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Numerical modelling of landslide behaviour

Chalk, Caitlin Martha (2019) Numerical modelling of landslide behaviour. PhD thesis, University of Leeds.

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Landslides exhibit complicated and destructive behaviour with disastrous consequences. A landslide event is preceded by slope failure, which is governed by laws of soil mechanics. Once initiated, landslides often propagate downslope at rapid rates, exhibiting fluid-like behaviour. Landslide propagation is therefore frequently characterised by laws of fluid dynamics. Numerical models are vital for an improved understanding of these catastrophic events. Existing models are incapable of adequately simulating the dynamics of both initiation and propagation. Smoothed Particle Hydrodynamics (SPH) is a meshless method that is able to capture large displacements and rapid velocities, and it has been frequently applied to simulate landslide propagation. However, SPH is susceptible to numerical instabilities, that are particularly detrimental with regards to simulations of soil. These must be eliminated for SPH to be an ideal tool for general landslide modelling. The majority of approaches at removing the numerical instabilities from SPH are not universal -- some are applicable for small displacements problems only, while others require the tuning of artificial model parameters. In this research, a novel numerical model is developed capable of accurately simulating landslide behaviour -- including initiation and propagation. The numerical model -- Stress-Particle SPH -- removes instabilities in a way that does not require artificial parameter tuning. The method is an extension of SPH, and involves calculating velocities and stresses on two separate sets of particles -- nodes and stress-points. Previous literature suggests that the addition of stress-points have the potential to effectively stabilise SPH. Despite this, their implementation within SPH is relatively unexplored, and stress-points have only been applied to a limited range of problems. In this research, Stress-Particle SPH is extended for applicability to landslide behaviour, allowing the numerically stable simulation of high displacement problems with Stress-Particle SPH for the first time. The developments presented in this research offer the potential for SPH to tackle a broad range of problems beyond its current capabilities.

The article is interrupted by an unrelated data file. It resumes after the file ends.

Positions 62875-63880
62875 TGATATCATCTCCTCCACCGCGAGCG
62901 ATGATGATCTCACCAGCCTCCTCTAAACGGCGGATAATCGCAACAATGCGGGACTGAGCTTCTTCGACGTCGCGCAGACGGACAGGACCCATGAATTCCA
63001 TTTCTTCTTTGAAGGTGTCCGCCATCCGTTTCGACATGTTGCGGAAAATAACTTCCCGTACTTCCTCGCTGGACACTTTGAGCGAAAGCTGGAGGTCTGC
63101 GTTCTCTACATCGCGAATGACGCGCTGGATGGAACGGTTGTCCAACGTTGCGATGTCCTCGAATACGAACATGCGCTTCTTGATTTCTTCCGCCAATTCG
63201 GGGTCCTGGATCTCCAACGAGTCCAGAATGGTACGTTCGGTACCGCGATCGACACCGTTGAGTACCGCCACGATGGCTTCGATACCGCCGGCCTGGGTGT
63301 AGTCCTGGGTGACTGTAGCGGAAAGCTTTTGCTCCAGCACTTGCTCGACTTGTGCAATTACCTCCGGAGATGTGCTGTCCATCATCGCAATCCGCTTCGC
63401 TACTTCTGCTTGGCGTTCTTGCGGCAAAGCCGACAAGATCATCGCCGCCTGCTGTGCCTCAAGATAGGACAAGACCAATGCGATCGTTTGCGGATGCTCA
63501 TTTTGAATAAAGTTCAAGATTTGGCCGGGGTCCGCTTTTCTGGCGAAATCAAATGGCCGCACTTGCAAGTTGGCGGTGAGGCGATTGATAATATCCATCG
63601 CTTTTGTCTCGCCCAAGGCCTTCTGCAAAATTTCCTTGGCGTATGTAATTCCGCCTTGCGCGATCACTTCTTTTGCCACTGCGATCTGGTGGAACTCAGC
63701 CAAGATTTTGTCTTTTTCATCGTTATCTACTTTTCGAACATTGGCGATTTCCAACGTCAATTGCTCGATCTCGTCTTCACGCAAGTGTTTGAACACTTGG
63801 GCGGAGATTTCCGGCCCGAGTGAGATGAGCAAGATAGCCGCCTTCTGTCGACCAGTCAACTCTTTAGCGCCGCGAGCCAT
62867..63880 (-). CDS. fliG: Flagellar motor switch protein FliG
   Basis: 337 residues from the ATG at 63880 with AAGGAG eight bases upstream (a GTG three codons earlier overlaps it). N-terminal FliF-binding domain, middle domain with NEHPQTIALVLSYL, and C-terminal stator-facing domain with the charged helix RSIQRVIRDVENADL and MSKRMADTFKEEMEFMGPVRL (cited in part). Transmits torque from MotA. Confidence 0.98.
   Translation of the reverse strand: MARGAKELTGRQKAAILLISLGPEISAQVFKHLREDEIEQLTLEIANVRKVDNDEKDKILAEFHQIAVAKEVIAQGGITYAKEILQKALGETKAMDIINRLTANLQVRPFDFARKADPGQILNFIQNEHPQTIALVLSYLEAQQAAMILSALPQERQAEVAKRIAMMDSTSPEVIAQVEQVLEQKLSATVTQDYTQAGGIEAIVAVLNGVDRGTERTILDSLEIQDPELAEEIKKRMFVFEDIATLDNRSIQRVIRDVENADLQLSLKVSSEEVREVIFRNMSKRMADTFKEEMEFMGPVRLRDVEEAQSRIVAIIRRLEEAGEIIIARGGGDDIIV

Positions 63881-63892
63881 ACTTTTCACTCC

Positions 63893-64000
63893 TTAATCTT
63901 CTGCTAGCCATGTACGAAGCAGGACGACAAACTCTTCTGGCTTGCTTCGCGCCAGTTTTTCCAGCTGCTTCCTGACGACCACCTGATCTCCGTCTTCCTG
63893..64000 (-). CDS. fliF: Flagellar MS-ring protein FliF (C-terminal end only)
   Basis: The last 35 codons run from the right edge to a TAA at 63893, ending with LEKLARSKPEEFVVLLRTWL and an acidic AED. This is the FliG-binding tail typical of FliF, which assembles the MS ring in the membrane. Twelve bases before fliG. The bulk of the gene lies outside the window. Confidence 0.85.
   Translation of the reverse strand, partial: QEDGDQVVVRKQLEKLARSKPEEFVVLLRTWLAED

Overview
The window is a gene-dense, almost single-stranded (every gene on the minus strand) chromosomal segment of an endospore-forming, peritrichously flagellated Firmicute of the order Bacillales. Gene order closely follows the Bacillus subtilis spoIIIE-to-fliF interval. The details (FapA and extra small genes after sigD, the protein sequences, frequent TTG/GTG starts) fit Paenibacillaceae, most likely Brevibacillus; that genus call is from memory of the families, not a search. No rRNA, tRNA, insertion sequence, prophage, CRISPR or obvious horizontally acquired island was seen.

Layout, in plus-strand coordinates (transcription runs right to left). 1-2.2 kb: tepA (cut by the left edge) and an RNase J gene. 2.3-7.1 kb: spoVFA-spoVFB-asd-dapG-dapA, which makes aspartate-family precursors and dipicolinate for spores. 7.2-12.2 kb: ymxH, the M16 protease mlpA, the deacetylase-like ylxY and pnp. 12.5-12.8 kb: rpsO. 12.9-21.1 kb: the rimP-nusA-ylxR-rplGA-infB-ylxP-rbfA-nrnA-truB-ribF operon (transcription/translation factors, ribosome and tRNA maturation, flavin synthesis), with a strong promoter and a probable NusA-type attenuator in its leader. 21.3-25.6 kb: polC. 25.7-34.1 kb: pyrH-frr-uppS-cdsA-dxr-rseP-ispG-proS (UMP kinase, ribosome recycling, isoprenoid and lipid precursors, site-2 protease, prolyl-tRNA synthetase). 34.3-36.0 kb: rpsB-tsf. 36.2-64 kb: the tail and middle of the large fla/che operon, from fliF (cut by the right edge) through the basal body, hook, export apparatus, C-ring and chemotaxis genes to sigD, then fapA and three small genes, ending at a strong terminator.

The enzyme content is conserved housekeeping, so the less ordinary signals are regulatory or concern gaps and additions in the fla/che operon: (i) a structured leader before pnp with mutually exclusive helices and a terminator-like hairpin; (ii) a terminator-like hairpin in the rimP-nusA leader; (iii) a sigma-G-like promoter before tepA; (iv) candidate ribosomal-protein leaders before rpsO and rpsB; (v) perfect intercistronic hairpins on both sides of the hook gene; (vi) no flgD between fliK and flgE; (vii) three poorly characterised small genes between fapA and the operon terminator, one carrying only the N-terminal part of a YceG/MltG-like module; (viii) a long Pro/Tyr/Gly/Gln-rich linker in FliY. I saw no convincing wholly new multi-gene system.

Item Type: Thesis (PhD)
Keywords: SPH, Landslides, Slope failure, Landside run-out
Academic Units: The University of Leeds > Faculty of Engineering (Leeds) > School of Computing (Leeds)
Identification Number/EthosID: uk.bl.ethos.784667
Depositing User: Miss Caitlin Chalk
Date Deposited: 09 Sep 2019 09:44
Last Modified: 18 Feb 2020 12:50
URI: http://etheses.whiterose.ac.uk/id/eprint/24616

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